Viking DNA retrieved from 1,000-year-old skeletonsMay 28th, 2008 - 2:15 pm ICT by admin
London, May 28 (IANS) Scientists have extracted authentic DNA from ancient Viking skeletons, deftly skirting around many of the problems past researchers faced in preserving their purity. Wearing protective suits, researchers removed the teeth from the jaw at the precise moment the skeletons were unearthed on the Danish island of Funen, where they had lain untouched for 1,000 years.
The drill demonstrated for the first time how DNA from ancient humans could be retrieved without contamination. They also stringently controlled lab procedures to preserve the purity of their samples.
Analysis of DNA from the remains of ancient humans provides valuable insights into important questions like the origin of genetic diseases, migration patterns of our forefathers and tribal and family patterns.
Unfortunately, severe problems bearing on retrieval and analysis of DNA samples arise in case of ancient humans.
Analysis of the Viking DNA showed no evidence of contamination with extraneous DNA, and typing of the endogenous DNA gave reproducible results and showed that these individuals were just as diverse as contemporary humans.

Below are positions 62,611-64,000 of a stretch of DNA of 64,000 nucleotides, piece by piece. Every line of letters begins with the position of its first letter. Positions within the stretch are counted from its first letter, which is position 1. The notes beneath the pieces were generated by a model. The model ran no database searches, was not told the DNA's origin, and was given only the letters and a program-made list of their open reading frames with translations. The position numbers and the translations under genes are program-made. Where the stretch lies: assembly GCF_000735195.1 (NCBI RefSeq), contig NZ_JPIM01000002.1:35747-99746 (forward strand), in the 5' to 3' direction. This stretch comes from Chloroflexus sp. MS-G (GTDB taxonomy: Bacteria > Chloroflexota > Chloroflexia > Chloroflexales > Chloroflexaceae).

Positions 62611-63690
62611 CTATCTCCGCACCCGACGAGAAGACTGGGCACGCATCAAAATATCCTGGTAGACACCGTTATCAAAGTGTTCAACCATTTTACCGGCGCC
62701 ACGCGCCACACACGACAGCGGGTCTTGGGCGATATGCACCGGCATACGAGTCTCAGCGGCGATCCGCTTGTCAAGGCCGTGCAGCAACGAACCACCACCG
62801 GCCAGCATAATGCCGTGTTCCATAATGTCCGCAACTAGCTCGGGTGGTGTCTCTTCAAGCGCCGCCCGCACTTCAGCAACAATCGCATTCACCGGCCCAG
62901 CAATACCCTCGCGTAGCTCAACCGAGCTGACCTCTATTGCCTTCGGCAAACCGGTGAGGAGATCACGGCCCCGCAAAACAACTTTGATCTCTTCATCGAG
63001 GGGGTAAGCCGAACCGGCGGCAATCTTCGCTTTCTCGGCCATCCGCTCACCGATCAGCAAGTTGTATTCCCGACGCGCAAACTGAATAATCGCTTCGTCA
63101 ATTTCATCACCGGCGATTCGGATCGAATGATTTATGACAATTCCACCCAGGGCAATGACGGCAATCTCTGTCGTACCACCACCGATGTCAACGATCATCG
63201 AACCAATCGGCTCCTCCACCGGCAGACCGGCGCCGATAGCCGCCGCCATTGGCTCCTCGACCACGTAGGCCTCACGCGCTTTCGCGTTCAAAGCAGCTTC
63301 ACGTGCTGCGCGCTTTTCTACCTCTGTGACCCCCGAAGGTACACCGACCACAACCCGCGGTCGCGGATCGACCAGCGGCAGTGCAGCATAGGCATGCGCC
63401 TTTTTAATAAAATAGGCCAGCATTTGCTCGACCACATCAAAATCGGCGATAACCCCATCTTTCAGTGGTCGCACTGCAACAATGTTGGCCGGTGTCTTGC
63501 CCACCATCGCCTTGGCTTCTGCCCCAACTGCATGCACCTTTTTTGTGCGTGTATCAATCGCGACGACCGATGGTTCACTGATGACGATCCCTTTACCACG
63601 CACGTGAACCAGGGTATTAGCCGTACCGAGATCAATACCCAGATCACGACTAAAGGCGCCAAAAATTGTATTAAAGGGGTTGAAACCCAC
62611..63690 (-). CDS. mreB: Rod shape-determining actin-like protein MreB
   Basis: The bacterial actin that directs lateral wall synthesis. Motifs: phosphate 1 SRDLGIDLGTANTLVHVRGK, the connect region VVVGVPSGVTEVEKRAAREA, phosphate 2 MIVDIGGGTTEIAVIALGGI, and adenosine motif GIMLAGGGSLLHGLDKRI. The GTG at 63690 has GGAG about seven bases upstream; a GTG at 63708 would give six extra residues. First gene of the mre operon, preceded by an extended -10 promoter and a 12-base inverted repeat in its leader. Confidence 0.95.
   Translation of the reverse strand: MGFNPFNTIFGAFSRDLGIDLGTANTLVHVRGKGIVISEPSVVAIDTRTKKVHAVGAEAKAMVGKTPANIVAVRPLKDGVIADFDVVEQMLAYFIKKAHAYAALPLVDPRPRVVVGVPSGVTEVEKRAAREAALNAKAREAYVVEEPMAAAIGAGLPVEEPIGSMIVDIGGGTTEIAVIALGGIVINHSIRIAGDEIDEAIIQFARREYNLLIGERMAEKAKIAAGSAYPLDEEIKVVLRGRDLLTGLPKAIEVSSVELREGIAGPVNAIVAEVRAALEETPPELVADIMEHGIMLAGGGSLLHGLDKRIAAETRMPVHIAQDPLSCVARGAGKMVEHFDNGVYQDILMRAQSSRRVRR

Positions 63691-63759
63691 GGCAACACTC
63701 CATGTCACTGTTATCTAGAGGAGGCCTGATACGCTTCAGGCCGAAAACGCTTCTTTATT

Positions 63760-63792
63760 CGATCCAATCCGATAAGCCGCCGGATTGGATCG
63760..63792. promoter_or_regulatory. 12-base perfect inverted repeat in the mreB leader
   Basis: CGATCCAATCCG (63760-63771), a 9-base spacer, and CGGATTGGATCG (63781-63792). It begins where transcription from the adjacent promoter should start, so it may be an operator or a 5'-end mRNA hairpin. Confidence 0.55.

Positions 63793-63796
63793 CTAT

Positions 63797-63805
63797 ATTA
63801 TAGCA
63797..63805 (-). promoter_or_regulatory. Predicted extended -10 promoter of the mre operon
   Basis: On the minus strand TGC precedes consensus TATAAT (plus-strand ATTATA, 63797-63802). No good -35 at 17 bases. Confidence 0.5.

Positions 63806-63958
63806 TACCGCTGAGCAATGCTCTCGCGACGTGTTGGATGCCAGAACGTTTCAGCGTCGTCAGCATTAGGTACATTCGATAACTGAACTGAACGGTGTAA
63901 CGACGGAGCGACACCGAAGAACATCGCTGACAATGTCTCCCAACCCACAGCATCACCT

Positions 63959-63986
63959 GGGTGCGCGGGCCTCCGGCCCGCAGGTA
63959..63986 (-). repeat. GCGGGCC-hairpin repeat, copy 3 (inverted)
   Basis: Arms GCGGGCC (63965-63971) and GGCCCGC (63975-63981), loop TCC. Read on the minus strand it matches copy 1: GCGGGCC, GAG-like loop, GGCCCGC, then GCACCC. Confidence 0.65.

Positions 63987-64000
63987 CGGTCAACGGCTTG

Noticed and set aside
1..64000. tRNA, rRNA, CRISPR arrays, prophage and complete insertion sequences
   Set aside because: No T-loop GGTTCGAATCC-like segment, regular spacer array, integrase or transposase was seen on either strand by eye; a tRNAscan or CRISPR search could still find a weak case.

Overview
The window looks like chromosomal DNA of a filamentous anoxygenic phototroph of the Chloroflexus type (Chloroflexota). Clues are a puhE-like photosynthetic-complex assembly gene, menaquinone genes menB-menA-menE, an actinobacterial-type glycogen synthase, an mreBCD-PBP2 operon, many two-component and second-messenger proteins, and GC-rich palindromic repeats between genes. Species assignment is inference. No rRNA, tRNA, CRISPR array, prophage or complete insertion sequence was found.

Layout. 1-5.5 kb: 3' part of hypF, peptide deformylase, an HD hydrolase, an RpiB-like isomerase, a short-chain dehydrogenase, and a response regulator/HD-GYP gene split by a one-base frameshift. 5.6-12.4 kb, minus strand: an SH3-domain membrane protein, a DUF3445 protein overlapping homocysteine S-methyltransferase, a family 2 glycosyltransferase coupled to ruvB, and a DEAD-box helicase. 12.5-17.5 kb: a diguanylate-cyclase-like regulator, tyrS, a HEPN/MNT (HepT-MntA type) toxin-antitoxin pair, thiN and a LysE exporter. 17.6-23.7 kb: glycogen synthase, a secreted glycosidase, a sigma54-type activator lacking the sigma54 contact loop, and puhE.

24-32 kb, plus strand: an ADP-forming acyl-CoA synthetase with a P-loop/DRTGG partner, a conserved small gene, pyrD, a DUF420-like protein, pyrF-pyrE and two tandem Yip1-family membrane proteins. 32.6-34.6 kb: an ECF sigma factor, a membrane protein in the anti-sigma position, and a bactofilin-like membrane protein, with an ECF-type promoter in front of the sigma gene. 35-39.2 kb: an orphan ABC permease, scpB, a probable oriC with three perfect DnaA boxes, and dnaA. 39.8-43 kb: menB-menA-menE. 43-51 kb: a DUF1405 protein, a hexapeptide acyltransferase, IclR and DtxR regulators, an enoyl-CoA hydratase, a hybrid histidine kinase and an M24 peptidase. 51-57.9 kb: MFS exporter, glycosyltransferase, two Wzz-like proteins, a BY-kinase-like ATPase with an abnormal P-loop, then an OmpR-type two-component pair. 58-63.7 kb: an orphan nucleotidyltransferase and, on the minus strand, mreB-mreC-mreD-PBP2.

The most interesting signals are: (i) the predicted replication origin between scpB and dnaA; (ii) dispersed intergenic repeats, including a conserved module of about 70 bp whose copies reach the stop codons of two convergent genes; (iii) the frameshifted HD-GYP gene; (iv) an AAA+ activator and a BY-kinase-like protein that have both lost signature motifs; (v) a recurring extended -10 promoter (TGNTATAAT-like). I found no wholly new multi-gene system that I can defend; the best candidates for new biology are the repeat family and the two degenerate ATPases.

A reliable retrieval of authentic DNA opens the way for a valuable use of prehistoric human remains to illuminate the genetic history of past and extant populations.
The study, conducted by Jorgen Dissing and colleagues from the University of Copenhagen, has been published in the scientific journal PLoS ONE.
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Tags: ancient humans, colleagues, contamination, danish island, dissing, dna samples, extant populations, family patterns, forefathers, funen, genetic diseases, genetic history, migration patterns, precise moment, prehistoric human, protective suits, purity, reproducible results, skeletons, university of copenhagen